"Oh, I can tell you the exact moment when everything changed; the instant when the chapter called 'My Life' ended and the chapter called 'My Life with Cancer' began.
My surgeon wasn't even there that day. His nurse was standing in for him. I was sitting on the examination table and the moment she walked into the office she said, 'Let's go over the results first.'
That was it. That's when I knew. What was there to 'go over' if everything was okay?"
That is the monologue in Susan's Undoing in which Susan recounts her realization that her life will never be the same. Susan Chase was a 45-year old dancer and actress when she was diagnosed with breast cancer.
Her loss of physical abilities and self-image was uniquely deep and wounding because so much of her prior identity was tied to her physical abilities. Two years after completing her treatment, a fragile Chase still had not recovered, emotionally or physically. She discovered that the hardest part of fighting cancer was after she had been pronounced "cured."
"I battled cancer for over a year," she says. "It was challenging but clear-cut. I had a discernable enemy and a potent army of doctors, nurses and technicians."
"The harder part for me came after the battle," she says. "I was abandoned by my army, and despite what my doctors said, I didn't feel 'cured.' I still felt weak, vulnerable and terrified.
"A drama and dance therapist at the time, I recognized the symptoms of emotional crisis. For 10 years I had worked in a psychiatric hospital for adolescents. Using my art form as a therapeutic tool, I had drawn many young patients back from the brink of suicide. Yet, I was powerless to free myself from my own demons.
"In desperation, I began journaling the experience. I had no particular goal in mind — I'd just write things on odd scraps of paper and then stuff them in a large envelope."
Three years later, Chase opened that envelope and the scribbled entries became the backbone of her play, Susan's Undoing. Since premiering the play in 2007, Chase has performed it throughout Pennsylvania and New England. In September, she will share the Philadelphia premier of Susan's Undoing with audiences at the 2014 Fringe Festival.
It is a story to which many can relate. Anyone who has overcome illness, injury or trauma will recognize Susan's struggles in Susan's Undoing.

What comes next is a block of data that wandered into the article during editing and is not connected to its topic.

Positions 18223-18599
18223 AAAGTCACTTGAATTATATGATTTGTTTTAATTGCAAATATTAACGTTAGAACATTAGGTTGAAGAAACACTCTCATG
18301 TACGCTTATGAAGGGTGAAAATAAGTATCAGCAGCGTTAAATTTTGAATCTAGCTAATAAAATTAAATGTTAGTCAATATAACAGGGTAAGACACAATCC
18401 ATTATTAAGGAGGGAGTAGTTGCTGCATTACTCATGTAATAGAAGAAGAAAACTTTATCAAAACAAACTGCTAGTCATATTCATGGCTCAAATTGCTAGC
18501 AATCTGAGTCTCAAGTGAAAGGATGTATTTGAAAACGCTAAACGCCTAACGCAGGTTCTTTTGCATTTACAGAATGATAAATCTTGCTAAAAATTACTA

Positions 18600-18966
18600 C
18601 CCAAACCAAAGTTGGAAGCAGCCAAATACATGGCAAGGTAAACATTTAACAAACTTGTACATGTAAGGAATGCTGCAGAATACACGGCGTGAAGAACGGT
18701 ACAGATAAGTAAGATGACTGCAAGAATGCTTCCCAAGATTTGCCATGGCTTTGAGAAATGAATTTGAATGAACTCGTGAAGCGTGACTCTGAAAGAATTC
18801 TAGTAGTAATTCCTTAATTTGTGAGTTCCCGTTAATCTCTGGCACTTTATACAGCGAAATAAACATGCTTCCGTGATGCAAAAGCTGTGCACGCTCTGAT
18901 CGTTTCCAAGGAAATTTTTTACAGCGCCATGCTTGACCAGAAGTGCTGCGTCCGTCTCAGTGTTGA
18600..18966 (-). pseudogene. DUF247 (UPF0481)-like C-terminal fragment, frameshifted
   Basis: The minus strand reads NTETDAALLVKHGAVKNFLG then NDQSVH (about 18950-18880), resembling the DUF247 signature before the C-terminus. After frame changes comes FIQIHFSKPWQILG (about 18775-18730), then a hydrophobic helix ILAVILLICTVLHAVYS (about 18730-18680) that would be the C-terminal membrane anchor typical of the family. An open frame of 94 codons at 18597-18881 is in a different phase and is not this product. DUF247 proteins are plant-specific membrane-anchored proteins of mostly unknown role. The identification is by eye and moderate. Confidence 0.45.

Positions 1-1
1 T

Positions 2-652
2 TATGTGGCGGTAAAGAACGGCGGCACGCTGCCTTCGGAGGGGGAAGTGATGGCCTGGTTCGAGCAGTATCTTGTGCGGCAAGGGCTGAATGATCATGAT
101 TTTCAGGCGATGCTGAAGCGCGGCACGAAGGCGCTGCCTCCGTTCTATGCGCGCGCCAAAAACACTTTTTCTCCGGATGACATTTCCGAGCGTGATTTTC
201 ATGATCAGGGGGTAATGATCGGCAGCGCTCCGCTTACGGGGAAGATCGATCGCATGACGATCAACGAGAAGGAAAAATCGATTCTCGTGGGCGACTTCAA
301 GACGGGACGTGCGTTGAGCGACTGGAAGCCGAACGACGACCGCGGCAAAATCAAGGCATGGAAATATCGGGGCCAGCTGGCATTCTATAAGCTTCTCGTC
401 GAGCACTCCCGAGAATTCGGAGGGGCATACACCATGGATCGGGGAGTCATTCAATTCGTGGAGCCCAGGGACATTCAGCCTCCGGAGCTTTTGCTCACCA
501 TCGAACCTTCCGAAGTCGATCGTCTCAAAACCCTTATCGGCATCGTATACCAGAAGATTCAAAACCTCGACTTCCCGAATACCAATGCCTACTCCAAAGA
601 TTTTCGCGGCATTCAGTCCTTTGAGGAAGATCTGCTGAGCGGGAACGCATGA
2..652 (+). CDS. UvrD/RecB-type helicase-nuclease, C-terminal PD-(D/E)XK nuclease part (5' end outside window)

However, Chase has chosen to tell her story in boldly unconventional and strikingly daring ways. She spends much of the 70-minute play climbing, dangling, balancing and falling from a looming industrial ladder.
"Oh, the ladder was part of the piece from day one," Chase says. "The ladder represents 'the tree of life' for me. We are, all of us, struggling to climb that tree. For me, the climb became so much more difficult when I got cancer. I was barely hanging on — maybe even fell off a few times. But I wanted the audience to see a glimpse of who I was before the cancer. I weave my body in and out of the ladder, I hang upside down from it – the tree of life was my delight in those days. I joyfully explored the intricacies of her branches."
Though Chase resolutely avoids a pat or clichéd "happy" ending, Susan's Undoing is undeniably uplifting and inspiring. The play bears witness to the healing power of creativity — to the power of the arts to provide consolation and inspiration to those in physical, emotional or spiritual crisis. Implicit in Susan's Undoing is the value of embracing and telling your story.
"The truth is, my 'healing' didn't begin until I began to tell my story — through writing and performing Susan's Undoing. And I had to tell ALL of it: the sadness, the anger, the sense of betrayal. My goal now is to give others the confidence to tell their stories."
"But that doesn't just happen, Chase notes. And maybe that's the most important message of the play – to just give yourself the time and space to heal – to face your feelings. And you're not on anyone else's schedule when you do this. Only you know how much time and space you need. But you have to do it. Everyone will tell you to 'be positive.' But don't let that pressure you. You need to face ALL your feelings before you can heal."